What Crop Rotation Means For You

Photo of Kassandra Smith

Kassandra Smith

Senior Editor • Backyard Chicken Coops

Last Updated: 16 February 2015

All egg-sperienced green thumbs know that a healthy soil is the key to a flourishing garden. Without a nutrient rich foundation, the plants simply can’t absorb all the goodness they need to grow into fabulous flowers and fresh produce!

One of the ways avid gardeners can keep their soil in tip top shape is through crop rotation - it’s a simple concept that reaps brilliant rewards.

What does crop rotation mean?

Crop rotation means egg-sactly what it sounds like! It involves rotating around the crops you grow in different patches of soil in your garden. This is done to ensure your soil isn’t repeatedly ravaged of one particular type of nutrients. For example, one year you might plant some broccoli in one patch of your garden, the next you might swap it over to grow some berries or fresh flowers in their place. This will help to increase the longevity of your soil!

When we say that you should rotate crops, they have to be from different ‘plant families’. For example, lettuce and cabbages are both from the ‘leafy green vegetable’ family, whereas a produce like peas are from the legume family. Therefore, you should swap the lettuce with peas next season - swapping it with cabbage isn’t really a swap at all, as far as plant families are concerned.


Why does it work?

It seems like an odd notion to constantly rotate your crops, but it definitely has a proven track record of helping soil retain its nutrient richness! Any easy, chemical free way to keep our plants growing gloriously sounds good to us!

Growing the same plants tends to suck your soil dry

Crop rotation works wonders for your soil, as growing the same kind of plant in your garden patch season after season can exhaust the soil’s nutrients. Different plant types draw different nutrients from the soil - so when you’re swapping plants over from season to season, they’re all drawing from different nutrients. If you grow one continuous plant from season to season, it’ll feed on the same nutrients, effectively draining the soil dry of that one particular nutrient, meaning the soil won’t be so healthy after all!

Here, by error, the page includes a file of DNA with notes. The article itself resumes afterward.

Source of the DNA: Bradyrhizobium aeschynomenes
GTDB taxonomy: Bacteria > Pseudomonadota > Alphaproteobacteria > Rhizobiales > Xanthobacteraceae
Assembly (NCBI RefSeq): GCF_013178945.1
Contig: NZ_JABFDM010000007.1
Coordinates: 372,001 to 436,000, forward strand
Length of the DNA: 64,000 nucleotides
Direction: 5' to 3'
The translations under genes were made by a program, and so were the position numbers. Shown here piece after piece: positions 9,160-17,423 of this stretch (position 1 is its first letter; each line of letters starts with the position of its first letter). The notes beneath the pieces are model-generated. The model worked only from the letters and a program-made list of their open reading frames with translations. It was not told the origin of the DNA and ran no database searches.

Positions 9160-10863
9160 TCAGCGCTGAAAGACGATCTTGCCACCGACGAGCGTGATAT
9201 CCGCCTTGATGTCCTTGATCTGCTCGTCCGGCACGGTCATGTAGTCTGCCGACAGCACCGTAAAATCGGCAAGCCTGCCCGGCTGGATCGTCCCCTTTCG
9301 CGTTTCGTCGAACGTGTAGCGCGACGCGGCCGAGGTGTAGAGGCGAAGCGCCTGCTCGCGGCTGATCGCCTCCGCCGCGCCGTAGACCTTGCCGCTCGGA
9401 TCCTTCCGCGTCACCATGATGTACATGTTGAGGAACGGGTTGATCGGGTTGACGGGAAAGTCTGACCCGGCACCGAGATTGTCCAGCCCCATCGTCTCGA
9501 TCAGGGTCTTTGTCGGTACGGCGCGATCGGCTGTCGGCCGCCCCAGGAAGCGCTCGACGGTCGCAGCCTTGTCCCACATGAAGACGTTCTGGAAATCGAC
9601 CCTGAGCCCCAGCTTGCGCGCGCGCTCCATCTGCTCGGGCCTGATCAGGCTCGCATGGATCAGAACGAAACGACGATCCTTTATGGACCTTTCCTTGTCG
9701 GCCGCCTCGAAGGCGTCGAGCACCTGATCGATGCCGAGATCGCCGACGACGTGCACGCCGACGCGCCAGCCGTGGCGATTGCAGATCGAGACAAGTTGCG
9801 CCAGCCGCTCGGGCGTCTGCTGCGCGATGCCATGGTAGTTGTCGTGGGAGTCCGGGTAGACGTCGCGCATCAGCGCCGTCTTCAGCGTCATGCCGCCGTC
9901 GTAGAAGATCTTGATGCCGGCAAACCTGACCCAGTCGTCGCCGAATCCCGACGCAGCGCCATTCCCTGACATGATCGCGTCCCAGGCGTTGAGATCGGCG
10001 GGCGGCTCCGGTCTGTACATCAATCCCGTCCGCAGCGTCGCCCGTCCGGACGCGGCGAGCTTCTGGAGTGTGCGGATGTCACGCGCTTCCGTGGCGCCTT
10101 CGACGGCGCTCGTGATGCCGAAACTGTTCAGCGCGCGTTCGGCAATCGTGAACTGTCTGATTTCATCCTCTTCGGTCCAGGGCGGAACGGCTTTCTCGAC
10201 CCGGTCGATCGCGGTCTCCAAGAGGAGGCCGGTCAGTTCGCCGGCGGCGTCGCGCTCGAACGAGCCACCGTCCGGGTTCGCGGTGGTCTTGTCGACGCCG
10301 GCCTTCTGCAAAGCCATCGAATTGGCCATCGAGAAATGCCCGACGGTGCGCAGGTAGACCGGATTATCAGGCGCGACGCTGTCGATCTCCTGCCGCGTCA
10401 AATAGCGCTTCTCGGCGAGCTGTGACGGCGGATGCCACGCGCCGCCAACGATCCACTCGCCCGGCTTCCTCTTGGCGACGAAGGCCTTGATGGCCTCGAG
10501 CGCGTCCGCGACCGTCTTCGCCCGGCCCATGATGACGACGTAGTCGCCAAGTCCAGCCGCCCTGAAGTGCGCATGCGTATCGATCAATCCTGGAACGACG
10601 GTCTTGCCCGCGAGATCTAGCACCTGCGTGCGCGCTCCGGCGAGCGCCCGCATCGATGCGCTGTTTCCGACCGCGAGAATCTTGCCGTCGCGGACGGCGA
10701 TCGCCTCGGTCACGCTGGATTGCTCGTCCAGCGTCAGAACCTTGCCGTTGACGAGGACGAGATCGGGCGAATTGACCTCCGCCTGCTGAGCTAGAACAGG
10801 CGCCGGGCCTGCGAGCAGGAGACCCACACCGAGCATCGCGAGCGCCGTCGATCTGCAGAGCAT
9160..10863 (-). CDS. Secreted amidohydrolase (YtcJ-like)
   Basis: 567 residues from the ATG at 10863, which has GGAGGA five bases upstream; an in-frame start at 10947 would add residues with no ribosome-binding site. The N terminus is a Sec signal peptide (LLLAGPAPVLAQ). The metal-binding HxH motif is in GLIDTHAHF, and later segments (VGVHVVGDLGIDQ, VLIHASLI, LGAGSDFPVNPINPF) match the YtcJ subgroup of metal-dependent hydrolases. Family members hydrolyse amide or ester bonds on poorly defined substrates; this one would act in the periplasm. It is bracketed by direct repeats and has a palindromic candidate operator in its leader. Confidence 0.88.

Different plants have different diseases

Also, if there are any plant diseases in the soil, growing produce from the same plant family can mean it will also be affected - a leafy green disease doesn’t discriminate between a lettuce and a cabbage! If you grow plants from a different plant family, the disease won’t be a problem! (This is, of course, in the scenario that it’s a plant-type specific disease).


So, what plants should I swap?

Communitygardening.org.au have a great little guide on the best plants to rotate through your crops - their guide recommends following this method in sequential order:

Legume Vegetables

Beans, peas, broadbeans, etc

Leafy Green Vegetables

Lettuce, chicory, silverbeet, spinach, cabbage, Chinese greens, celery, etc.

Fruiting Vegetables

Tomato, cucumber, chilli, eggplant, capsicum, squash, corn, pumpkin, melon, etc.

Root Vegetables

Potato, beetroot, radish, turnip, onion, carrot, artichoke, etc.

Follow this plant rotation guide, and your soil will stay gloriously and naturally nutrient, and your plants will be flourishing for seasons to come!

Of course, another way to keep your gardens glorious is to introduce some chickens into your backyard! Their chicken litter will keep the garden bed fertilised with some rich black compost, and they’ll gobble up any pesky insects that may threaten your growing plants! Read more about how your chickens and gardens are a match made in heaven here.


Sources and further reading